We spoke on the phone several times and after several weeks we agreed to meet for lunch as a small intimate cafe and had a very long over-due soul baring.  Without going into the minute details of our exchange, suffice it to say it was the very first time she and I had been completely honest and open with each other.  All the expected words of remorse and deep rooted love for each other flowed easily and without subterfuge.  We loved each other despite our differences.  We freely acknowledged a clear generational gap in what was considered acceptable behaviour.  And if the truth were known, it became clear that we needed to each decide on our own what was right and not impose rules and regulations on each other.  Our lives were our own and each of us was free to choose the paths our journeys would take with clear and open understanding and acceptance of the differences.”

This honest give and take was the healthiest conversation Em and I had ever had.  Acceptance, understanding, openness and truth dominated through tears and anguish.  She recognized my chagrin and worry about what night happen in this new and unknown world of the 60’s and 70’s  If Em was willing to experience, explore and live these exciting adventures with full awareness of possible pitfalls then so should I.  I would support her always in her mature decisions, worry endlessly about her activites and safety, and love her passionately through it all. 

And she actually expressed gratitude for my acknowledgement of our new roles.  She was a mature woman who was confident in her responsibility for her choices and particularly for the tools she had been given to handle them.  I would remain always as her loving mother.  Nothing could change that.  But we both came to the realization that we needed to communicate better.  We could no longer fear disapproval from the other.  We were no long having mother/daughter agreements or disagreements with one another but now would be having mature, adult exchanges.  Differences would be discussed and accepted or not based on individual evaluations.  Our conversation would be adult to adult with both trying to grasp the wisdom and lack thereof of each discussion. And if not, then so be it and move on.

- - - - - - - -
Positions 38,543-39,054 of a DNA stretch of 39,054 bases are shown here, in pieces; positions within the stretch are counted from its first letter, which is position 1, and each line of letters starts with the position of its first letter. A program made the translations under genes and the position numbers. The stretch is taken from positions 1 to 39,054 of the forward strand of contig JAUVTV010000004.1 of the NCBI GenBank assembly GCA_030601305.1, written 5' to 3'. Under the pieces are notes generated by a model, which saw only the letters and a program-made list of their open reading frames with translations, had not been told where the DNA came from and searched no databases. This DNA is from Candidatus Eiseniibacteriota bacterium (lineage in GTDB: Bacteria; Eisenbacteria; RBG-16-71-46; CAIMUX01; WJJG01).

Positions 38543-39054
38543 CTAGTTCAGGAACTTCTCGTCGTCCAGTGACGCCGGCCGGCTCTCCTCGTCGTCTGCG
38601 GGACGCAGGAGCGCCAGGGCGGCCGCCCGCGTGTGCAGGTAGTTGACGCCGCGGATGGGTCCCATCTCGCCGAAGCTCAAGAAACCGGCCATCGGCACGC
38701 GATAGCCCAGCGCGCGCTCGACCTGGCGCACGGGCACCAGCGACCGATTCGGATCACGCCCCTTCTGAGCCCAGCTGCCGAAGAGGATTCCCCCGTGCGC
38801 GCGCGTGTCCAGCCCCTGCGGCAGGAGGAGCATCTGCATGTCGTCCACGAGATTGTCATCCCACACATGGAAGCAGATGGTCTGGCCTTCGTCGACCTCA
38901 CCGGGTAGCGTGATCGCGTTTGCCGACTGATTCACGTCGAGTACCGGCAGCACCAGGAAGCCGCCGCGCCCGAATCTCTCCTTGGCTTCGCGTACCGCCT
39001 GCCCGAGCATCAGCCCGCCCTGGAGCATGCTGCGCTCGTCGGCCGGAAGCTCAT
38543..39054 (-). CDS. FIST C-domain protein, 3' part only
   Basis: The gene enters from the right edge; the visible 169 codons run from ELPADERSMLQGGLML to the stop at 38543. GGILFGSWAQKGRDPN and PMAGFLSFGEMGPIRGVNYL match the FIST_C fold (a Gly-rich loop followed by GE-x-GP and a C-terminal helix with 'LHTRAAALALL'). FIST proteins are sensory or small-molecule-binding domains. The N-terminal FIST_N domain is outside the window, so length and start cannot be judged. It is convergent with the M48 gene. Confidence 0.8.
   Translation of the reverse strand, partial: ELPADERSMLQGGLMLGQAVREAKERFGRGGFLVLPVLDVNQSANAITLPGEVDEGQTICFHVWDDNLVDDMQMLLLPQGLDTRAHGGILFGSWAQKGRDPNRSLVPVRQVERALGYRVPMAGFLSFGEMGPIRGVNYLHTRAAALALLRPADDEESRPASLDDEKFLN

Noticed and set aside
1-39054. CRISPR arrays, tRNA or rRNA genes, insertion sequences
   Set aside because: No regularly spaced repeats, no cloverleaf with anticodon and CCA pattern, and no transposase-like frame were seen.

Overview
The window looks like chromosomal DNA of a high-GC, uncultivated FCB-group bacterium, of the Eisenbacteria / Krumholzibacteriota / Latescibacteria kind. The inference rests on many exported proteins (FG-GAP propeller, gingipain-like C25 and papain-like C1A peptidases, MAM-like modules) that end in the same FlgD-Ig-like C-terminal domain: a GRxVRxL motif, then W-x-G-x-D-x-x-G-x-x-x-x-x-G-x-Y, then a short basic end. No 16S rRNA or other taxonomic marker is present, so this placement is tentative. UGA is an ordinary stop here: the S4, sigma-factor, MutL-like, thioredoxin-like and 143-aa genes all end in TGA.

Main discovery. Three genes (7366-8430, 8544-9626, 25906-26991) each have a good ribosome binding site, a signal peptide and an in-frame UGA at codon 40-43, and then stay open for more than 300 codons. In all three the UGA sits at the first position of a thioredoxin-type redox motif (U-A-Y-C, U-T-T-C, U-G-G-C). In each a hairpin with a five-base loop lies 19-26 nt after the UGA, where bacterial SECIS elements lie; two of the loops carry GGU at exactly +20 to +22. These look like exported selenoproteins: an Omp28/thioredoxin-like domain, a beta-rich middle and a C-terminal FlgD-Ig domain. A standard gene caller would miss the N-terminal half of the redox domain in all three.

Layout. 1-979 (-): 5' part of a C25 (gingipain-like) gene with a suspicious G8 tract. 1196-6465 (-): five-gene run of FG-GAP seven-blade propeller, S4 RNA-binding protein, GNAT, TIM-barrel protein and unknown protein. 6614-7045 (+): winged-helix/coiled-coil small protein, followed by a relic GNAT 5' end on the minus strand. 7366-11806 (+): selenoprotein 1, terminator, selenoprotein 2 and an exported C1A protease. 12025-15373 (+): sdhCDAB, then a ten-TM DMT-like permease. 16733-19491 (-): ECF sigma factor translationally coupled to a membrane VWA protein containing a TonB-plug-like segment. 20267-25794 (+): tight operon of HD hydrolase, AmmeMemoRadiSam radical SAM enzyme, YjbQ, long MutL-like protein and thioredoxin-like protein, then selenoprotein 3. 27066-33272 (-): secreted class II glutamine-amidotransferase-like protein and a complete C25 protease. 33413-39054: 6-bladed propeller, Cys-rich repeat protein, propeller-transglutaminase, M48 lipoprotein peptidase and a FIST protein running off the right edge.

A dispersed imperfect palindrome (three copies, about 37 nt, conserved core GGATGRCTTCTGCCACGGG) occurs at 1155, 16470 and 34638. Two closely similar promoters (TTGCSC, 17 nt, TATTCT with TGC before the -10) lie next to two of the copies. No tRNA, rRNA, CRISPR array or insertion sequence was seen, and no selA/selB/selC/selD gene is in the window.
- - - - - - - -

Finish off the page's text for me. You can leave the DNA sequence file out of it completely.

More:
This cafe discussion were part of time earned wisdom for Em and me.  Mine or may not be accepted by Em as hers not be right fort me.  But they were real and our own to cherish, treasure and share with one another.  Time heals, changes, grows, disappoints, reveres, appreciates and loves whatever is ours to own. 

2 Comments:

Blogger Rob-bear said...

What an amazing experience for you and Em — having an adult conversation! You'll be her mother for as long as she lives (and she is likely to outlive you). That's the way it is.

Blessings and Bear hugs!

March 2, 2014 at 5:46 PM  
Blogger Georgiana Keogh said...

I've learned such valuable lessons from my lids !!!

March 10, 2014 at 10:08 AM